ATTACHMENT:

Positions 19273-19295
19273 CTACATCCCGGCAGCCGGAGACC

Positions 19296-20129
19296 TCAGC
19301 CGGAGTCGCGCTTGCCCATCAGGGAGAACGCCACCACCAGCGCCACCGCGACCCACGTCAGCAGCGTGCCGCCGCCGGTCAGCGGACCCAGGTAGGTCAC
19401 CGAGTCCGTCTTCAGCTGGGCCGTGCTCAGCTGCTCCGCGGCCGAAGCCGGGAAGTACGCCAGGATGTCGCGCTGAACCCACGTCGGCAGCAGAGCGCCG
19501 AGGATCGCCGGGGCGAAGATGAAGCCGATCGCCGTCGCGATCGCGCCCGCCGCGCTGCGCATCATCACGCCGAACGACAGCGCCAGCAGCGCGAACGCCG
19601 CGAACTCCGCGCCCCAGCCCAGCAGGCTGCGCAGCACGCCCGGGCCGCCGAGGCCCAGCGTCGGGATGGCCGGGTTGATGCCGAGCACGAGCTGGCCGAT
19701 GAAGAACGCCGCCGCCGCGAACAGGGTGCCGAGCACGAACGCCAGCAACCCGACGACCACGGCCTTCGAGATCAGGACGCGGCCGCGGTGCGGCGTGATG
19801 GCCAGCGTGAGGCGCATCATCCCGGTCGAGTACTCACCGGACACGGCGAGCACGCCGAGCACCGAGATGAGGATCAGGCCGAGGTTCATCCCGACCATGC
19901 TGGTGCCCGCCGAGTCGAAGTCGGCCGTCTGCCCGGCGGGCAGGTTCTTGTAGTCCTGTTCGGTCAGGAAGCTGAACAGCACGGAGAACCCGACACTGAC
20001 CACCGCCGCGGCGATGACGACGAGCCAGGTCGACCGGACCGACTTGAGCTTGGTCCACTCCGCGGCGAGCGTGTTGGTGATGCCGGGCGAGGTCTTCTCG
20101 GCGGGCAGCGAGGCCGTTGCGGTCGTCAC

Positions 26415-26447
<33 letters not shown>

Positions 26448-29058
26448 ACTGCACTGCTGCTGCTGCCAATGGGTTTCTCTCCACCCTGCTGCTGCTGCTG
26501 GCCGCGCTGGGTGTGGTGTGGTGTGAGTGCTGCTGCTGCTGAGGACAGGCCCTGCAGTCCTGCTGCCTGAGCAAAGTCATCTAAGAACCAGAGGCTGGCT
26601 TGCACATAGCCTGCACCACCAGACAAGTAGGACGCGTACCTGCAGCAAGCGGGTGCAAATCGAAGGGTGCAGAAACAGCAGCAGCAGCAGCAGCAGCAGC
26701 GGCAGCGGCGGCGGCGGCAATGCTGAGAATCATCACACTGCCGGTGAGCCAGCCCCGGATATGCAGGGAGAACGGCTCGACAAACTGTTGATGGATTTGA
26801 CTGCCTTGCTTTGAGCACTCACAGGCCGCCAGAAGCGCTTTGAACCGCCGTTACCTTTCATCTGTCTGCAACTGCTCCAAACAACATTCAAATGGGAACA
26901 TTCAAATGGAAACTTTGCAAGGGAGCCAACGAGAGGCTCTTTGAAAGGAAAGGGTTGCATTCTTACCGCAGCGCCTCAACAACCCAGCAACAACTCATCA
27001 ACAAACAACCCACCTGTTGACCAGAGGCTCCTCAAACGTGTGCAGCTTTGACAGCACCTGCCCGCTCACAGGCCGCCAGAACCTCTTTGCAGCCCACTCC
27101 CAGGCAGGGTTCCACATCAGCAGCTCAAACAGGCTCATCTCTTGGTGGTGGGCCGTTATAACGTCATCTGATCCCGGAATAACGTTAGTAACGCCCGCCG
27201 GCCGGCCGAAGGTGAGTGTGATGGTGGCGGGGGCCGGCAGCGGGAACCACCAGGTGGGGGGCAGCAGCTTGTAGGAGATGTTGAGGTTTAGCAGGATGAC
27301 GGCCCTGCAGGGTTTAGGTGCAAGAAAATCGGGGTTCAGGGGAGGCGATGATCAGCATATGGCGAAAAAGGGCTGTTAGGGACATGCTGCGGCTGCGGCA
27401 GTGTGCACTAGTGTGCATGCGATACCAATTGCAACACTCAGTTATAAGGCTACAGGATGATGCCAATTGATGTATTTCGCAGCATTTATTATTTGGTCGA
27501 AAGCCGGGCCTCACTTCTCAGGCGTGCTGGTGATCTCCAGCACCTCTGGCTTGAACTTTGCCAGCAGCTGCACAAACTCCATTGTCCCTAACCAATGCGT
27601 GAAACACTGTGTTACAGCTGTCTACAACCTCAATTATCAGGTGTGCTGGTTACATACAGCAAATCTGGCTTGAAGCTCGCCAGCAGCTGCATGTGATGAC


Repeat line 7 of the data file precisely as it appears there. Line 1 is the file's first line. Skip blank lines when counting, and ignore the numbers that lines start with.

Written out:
19501 AGGATCGCCGGGGCGAAGATGAAGCCGATCGCCGTCGCGATCGCGCCCGCCGCGCTGCGCATCATCACGCCGAACGACAGCGCCAGCAGCGCGAACGCCG